Pasture Sheep, Cattle & Goats Together to Increase Profits
Duckett Farms, Hope, Ark.
In the early 1900s, movies often portrayed the conflict between Western cattle and sheep ranchers. Cowboys and shepherds didn’t get along particularly well because the wisdom of the day was that sheep could not graze on the same grass or drink from the same creek as cattle.
Many of today’s producers still feel the same way, and the problem is compounded by the fact that American farmers are growing older and often unwilling to consider making changes in their operations.
We have a challenge here, but also a corresponding opportunity to improve the stewardship of our land in more profitable and successful ways. Farmers, ranchers, universities, the United States Department of Agriculture and agricultural leaders need to team up and put away the generations old idea that sheep and cattle cannot graze together. Industry research has shown time and again that not only can sheep and cattle graze together, but also that this type of grazing program can improve the quality of your pasture – particularly if you’re grazing the ideal number of animals in a well-designed multi-species grazing program.
Multi-Species Grazing Resources
Anywhere you look, you’ll find a number of great resources on the subject of multi-species grazing. Linda Coffee, NCAT Agriculture Specialist in Fayetteville, Ark., for instance, has a great article on the subject. Her work shows that mixed-species grazing offers many advantages to farmers, not the least of which is fewer browsing plants and weeds, which allows for more grass growth. Goats, in particular, prefer browsing on brush – they’ll help you control blackberries, roses and many other weeds and plants found throughout your pasture.
Another great example of the research being done in this field comes from a group of South Dakota State University researchers – Ken Olson, Extension Beef Specialist, Roger Gates, Rangeland Management Specialist and David Ollila, Extension Sheep Specialist.
They started researching multi-species grazing in 2012, and South Dakota ranchers Dan and Sharon Anderson agree with their findings. The Andersons run both cattle and sheep on most of the 11,000-acre ranch that they manage and say that not only does this allow them to bring in profit from two livestock enterprises, but the sheep also keep noxious weeds and sage brush under control.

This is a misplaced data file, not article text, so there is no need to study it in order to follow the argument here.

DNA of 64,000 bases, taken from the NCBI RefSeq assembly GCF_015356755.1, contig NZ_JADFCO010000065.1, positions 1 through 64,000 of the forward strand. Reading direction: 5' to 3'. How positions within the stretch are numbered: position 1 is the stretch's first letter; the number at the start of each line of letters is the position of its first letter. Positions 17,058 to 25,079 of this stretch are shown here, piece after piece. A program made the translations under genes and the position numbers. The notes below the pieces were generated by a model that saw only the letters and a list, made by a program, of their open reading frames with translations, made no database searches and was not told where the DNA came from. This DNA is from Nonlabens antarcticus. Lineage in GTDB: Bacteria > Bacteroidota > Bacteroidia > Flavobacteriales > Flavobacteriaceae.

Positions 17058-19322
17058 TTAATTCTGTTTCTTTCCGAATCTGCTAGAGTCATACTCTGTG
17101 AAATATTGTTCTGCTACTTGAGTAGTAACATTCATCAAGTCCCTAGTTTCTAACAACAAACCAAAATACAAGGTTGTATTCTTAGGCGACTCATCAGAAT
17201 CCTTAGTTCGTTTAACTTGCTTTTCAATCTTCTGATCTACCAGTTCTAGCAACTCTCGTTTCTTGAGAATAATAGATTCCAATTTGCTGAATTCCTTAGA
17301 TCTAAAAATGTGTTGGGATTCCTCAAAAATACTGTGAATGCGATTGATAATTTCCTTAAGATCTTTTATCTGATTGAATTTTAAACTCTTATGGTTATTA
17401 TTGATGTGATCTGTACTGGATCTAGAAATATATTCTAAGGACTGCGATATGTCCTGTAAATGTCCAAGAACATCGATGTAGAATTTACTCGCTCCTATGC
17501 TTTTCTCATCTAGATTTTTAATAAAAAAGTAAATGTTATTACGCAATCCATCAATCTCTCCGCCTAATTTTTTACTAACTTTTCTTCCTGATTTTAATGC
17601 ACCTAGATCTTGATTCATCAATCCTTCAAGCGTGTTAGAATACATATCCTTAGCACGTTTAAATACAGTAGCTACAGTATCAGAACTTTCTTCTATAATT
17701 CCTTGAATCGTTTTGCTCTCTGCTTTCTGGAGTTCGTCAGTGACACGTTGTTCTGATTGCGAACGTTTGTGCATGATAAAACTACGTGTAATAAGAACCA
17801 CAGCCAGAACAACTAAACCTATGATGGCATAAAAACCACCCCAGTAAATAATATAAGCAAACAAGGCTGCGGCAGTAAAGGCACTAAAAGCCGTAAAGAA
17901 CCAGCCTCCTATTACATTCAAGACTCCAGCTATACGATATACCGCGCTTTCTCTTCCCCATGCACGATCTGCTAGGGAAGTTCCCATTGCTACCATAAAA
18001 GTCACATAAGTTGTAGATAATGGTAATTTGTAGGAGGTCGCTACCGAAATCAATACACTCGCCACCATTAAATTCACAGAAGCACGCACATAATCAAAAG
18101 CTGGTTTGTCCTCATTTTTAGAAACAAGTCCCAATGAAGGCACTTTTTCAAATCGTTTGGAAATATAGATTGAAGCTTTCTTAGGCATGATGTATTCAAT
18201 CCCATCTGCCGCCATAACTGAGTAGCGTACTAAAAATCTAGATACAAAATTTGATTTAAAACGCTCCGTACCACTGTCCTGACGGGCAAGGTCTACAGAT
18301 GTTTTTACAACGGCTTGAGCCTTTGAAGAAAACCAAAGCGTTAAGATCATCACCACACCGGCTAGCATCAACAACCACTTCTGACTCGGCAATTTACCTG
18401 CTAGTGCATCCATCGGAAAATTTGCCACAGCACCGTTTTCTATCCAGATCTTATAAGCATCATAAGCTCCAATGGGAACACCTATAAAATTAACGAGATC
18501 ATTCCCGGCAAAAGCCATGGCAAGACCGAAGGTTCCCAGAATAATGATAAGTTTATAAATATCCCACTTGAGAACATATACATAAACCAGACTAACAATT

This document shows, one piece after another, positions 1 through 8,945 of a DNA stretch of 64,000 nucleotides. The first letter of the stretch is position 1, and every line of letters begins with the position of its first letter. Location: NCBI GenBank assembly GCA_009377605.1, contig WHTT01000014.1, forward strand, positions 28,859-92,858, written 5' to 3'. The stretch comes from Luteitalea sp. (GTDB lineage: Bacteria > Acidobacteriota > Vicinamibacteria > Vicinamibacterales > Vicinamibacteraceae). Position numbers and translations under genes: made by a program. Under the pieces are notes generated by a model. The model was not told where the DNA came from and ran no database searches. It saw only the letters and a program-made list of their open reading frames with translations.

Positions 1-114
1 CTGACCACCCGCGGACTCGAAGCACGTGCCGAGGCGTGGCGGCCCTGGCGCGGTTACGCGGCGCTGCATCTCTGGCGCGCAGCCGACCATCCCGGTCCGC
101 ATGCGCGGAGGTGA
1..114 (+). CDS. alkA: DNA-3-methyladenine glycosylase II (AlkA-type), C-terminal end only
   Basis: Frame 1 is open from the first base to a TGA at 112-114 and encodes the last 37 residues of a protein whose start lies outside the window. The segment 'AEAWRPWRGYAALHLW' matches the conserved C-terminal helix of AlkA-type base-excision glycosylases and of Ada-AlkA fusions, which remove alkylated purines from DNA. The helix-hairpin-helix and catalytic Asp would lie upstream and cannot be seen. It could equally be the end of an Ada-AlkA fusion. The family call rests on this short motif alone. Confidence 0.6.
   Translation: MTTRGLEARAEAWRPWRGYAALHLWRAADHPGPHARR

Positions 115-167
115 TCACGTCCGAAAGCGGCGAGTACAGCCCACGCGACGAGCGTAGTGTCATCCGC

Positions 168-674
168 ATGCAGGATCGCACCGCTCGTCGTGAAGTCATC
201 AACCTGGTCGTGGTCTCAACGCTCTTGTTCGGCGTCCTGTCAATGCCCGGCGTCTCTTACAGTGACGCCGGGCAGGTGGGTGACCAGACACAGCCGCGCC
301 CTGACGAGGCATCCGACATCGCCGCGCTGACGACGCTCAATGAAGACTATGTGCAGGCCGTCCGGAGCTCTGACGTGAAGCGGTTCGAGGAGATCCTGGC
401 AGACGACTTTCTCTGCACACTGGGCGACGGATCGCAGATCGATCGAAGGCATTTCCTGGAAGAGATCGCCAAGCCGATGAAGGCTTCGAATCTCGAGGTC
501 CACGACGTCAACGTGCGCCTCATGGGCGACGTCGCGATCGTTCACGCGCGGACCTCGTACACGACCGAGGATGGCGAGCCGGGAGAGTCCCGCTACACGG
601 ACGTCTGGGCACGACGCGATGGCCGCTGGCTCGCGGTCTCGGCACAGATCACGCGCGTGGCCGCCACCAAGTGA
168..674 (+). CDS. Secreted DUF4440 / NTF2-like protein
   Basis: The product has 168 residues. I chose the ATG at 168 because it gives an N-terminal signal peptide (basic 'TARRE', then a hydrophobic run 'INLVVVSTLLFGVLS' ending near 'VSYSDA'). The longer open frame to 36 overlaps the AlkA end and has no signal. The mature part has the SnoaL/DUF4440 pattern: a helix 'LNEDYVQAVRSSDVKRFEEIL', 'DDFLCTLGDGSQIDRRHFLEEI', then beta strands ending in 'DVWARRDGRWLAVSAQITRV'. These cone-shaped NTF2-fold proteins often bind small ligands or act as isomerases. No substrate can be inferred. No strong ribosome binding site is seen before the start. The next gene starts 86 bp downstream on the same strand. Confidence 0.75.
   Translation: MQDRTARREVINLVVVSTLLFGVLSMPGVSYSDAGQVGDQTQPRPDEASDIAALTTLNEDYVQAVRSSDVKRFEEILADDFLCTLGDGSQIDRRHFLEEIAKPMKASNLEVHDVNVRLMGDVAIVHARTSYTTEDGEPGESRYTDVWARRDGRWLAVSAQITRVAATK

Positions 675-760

This study will determine the full effects of multi-species grazing on pasture quality and quantity, and it will shed light on the ideal number of cattle and sheep for a balanced multi-species grazing program.
You’ll find many more great resources online, both for grazing sheep, goats and cattle together and for grazing just sheep and cattle. If you want to read a number of great articles, search for the following people online:
• Mark Kennedy, Grazing Land Specialist, Missouri State University
• Rocky Lemus, Extension Forage Specialist, Mississippi State University
• Susan Sehoenian, Sheep and Goat Specialist, University of Maryland, SheepAndGoat.com
So how does multi-species grazing work? Sheep tend to prefer grass, and they are also quite effective at controlling weeds. For the most part, sheep will graze near to the ground while cattle graze on taller grasses.
It’s been said before that sheep will graze around cow manure piles, which cattle will reject. This is an inexpensive way to clean out your pasture and encourage more grass. The pasture’s feeding capacity will increase as it starts producing higher quality grasses and more pounds of feed per acre. You’ll be able to pasture more animals per acre and reap greater profits.
Are these the results that you can expect from multi-species grazing?